Babka Business: Chocolate Ganache-Covered Marble Babka

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Happy Friday! Happy Good Friday (though, I guess Good Friday really isn’t all that happy, is it?).

However, from where I’m sitting today, it’s looking pretty good. The sun is out (for now, snow later???? Pleeeease nooooooo!), the holiday weekend is ahead, and I’m pretty sure I heard birds chirping as I got out of the right side of the bed this morning…but maybe that’s just me.

Even if all of the above is just in my head, here’s something that, if you make it, may transport all of those good things into yours: a Chocolate Ganache-Covered Marble Babka.

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Chocolate, butter, eggs, chocolate, cream, chocolate.

That should do it.

With Easter all around us (and those Godforsaken peeps seemingly everywhere), you’ve probably seen more than a few babka recipes out and about.  So, what is a babka? Let’s get into it.

Babka, which in Polish literally translates to “little grandmother,”is a sweet, eggy, buttery bread often served around Easter to celebrate the return of all things decadent after the forty day fast of Lent.   Since I kicked off the Lenten season by talking about the glutinous Polish donut, Paczki, it was only fitting that I end it on a similar note with the babka.

Traditional babkas all have the same yeasty brioche-like base, and each loaf is distinguished by its flair:  fruit, nuts, seeds and booze being the most traditional additions.  Sweet cheese or chocolate fillings were either reserved for the well-to-do, or not seen at all (chocolate not becoming an acceptable edible until 1879 when made palatable by Mr. Lindt).  One account suggests different cultural groups make the babka differently; whereas traditional Polish loaves are baked in a bundt pan, meant to resemble a grandmother’s wide, flowing skirt, the Jewish sector in New York is credited with twisting their babkas and fitting them in a loaf pan, and really embellishing them with chocolate.  If that’s true, thank you to them.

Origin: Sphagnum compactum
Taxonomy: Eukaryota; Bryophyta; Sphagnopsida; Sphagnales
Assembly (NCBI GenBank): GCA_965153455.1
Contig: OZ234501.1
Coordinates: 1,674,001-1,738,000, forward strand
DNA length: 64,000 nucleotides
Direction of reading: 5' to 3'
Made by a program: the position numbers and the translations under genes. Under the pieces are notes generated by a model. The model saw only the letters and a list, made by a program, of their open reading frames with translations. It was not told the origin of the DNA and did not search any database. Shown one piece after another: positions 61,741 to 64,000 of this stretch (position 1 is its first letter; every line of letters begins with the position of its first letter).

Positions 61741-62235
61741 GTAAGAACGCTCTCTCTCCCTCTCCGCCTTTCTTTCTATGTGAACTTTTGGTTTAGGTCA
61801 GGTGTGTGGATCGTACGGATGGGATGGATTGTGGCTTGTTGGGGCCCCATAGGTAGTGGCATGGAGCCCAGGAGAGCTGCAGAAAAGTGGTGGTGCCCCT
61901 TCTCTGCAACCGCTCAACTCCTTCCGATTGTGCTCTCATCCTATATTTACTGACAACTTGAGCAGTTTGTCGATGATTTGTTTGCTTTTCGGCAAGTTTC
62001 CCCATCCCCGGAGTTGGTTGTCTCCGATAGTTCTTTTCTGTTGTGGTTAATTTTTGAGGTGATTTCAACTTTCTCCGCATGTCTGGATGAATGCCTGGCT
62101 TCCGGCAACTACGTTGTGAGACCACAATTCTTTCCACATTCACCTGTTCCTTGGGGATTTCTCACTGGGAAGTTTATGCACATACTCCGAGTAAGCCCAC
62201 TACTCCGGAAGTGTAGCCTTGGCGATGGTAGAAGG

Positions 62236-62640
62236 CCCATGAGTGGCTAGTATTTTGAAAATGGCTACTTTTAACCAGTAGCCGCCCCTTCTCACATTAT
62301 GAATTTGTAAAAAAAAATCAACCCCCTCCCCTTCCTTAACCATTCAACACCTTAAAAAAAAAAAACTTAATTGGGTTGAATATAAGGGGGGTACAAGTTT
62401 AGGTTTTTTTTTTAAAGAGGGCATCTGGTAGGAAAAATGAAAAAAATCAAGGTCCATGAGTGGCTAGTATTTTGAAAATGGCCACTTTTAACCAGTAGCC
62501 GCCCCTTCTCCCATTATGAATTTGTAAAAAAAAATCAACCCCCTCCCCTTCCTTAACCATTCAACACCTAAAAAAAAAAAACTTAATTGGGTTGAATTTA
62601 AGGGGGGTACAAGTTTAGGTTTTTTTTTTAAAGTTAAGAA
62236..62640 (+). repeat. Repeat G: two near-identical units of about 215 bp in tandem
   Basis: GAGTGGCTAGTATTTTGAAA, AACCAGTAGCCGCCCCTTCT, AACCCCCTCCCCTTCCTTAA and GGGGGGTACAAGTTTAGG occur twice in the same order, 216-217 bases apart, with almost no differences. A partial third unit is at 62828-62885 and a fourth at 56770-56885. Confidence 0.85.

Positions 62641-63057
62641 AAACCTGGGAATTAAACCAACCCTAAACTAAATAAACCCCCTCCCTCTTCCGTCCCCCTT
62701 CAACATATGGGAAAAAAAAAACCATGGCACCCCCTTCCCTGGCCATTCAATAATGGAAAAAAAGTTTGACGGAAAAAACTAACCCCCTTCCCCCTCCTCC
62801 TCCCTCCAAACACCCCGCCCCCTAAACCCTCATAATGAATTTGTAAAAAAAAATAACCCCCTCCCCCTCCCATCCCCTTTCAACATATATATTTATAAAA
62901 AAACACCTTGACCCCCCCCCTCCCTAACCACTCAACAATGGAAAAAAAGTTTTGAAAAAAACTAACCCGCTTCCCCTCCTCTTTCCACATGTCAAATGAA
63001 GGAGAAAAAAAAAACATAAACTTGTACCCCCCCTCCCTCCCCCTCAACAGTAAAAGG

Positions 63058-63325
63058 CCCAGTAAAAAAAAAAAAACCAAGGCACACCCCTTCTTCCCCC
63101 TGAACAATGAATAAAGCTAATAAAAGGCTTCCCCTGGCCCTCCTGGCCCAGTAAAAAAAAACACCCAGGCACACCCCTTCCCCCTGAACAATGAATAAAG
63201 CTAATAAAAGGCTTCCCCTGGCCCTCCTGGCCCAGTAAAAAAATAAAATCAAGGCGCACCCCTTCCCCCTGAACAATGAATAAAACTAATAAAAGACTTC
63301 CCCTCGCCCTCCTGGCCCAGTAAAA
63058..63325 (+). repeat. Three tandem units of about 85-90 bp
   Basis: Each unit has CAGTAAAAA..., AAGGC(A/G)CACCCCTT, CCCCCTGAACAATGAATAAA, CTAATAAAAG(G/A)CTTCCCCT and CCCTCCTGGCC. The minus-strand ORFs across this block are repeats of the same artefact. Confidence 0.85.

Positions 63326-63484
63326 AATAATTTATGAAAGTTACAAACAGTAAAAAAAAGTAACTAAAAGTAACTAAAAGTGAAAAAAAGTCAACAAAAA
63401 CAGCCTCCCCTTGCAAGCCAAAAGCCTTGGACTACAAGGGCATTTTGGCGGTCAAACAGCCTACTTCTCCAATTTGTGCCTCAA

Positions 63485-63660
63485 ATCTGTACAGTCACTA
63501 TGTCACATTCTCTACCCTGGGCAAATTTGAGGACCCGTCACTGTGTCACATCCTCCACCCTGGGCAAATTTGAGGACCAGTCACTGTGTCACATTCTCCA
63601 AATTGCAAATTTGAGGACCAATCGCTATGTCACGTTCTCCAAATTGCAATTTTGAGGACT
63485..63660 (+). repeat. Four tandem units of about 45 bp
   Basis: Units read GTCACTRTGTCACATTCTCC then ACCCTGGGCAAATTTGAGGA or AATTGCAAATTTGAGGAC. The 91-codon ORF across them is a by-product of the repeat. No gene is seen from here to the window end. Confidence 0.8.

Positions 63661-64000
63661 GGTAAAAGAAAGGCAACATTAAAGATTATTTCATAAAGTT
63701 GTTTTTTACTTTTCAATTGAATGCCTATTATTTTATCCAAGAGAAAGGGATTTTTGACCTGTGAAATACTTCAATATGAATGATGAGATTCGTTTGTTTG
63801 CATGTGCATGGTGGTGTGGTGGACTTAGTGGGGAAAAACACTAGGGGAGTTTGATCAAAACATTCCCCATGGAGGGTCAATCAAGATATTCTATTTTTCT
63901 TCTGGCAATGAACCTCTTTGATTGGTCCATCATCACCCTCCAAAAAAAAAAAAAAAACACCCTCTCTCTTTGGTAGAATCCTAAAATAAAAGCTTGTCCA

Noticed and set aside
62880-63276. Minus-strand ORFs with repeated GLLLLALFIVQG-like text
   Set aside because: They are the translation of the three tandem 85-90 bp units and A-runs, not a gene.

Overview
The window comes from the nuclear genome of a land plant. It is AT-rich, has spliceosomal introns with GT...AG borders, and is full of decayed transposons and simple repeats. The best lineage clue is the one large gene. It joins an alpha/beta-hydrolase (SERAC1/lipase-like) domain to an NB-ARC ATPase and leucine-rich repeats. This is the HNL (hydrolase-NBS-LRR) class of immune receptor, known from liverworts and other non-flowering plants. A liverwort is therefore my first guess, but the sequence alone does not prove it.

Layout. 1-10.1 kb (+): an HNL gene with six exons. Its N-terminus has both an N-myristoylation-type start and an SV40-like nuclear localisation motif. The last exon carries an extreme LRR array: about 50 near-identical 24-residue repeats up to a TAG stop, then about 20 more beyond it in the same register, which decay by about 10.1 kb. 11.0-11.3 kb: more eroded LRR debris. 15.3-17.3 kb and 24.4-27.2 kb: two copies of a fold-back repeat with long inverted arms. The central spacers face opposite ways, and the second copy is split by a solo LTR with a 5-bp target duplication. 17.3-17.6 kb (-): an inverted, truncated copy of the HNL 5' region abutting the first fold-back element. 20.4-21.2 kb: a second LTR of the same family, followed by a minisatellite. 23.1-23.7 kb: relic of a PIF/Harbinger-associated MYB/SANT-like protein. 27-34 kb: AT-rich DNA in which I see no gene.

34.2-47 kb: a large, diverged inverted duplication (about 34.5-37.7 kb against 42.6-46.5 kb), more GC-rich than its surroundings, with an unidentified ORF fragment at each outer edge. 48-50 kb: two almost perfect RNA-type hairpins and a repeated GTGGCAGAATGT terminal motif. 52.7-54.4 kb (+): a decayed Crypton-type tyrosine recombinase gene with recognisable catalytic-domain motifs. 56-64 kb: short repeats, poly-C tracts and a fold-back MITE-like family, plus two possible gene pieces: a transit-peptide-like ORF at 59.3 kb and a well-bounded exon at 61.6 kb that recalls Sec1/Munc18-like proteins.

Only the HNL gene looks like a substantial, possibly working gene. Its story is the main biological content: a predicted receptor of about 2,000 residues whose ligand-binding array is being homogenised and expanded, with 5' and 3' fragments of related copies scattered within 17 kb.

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Chocolate talk bring me to today’s recipe.  I’ve known Lettuce for approximately 10 years (whoa) and I know you’ve heard about her multiple times throughout my travel and food tales. She’s one of my best friends with whom I’ve hopped oceans, crammed for law school exams, laughed until it hurt, and cried until it stopped. I know her well enough to know that absolutely, under no circumstance, will we ever plan a vacation around Easter. Easter in her household, and in most traditional Polish households, is sacrosanct; a weekend filled with time-honored traditions strictly observed despite age, distance and the relative busyness of one’s life.  Easter baskets filled with colored eggs are blessed on Holy Saturday, mass is attended on Easter Sunday, and I know that, in the Lettuce household, a babka, along with a lemon tart, graces the countertop every year.  According to her, they top theirs with a chocolate ganache for maximum goodness. In fact, if you leave this alone on the counter in her house ,someone will covertly peel a bit of icing off the side…at least, until the babka disappears altogether, which takes less than 24 hours. Pastry addicts, all.

Despite being traditionally a yeast cake, the Lettuce version is yeast-free, making it more like a marble pound cake. Still, the idea is the same, and it’s a really, really good idea.

Chocolate Ganache Covered Marble Babka
Yields 1
Traditional marble pound cake covered in rich chocolate ganache
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Total Time
1 hr
Total Time
1 hr
For the cake
  1. 4 eggs
  2. 1 cup sugar
  3. 1 cup all-purpose flour
  4. ¾ cup potato starch (NOT flour)
  5. 1 ½ tsp baking powder
  6. ½ tsp salt
  7. 1 TB lemon zest
  8. 1 cup unsalted butter, melted
  9. 1 tsp vanilla
  10. ¼ cup unsweetened cocoa powder
For the ganache
  1. 9 ounces semi-sweet chocolate
  2. 1 cup heavy whipping cream
Instructions
  1. Preheat the oven to 350F. Grease and sugar a bundt pan.
  2. Whip eggs with sugar. Continue, while gradually adding the flour, potato starch, salt and baking powder. Add melted butter, vanilla and zest.
  3. Set aside 1/3 of the batter. To this, add that the cocoa and mix.
  4. To the bundt, pour the light batter in first, and then the chocolate batter on top, like a ring in the center. Swirl it around a bit for marble effect.
  5. Bake for about 40-50 minutes until a tester comes out clean, careful not to overbake. Let sit in the bundt pan for about 15 minutes, and remove to finish cooling.
  6. While the cake is cooking, make the ganache: In a bowl, add the chocolate. In a saucepan over medium heat, add the cream until it reaches a scald, just below a boil. Add the hot cream to the chocolate and let sit 1 minutes. Whisk the cream and chocolate until smooth, and pour over the cooled cake, covering well.
Notes
  1. Take care not to overbake!
The Hungary Buddha Eats the World http://thehungarybuddha.com/
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If you like this, you might also like:

Coffee Cake

Meskouta

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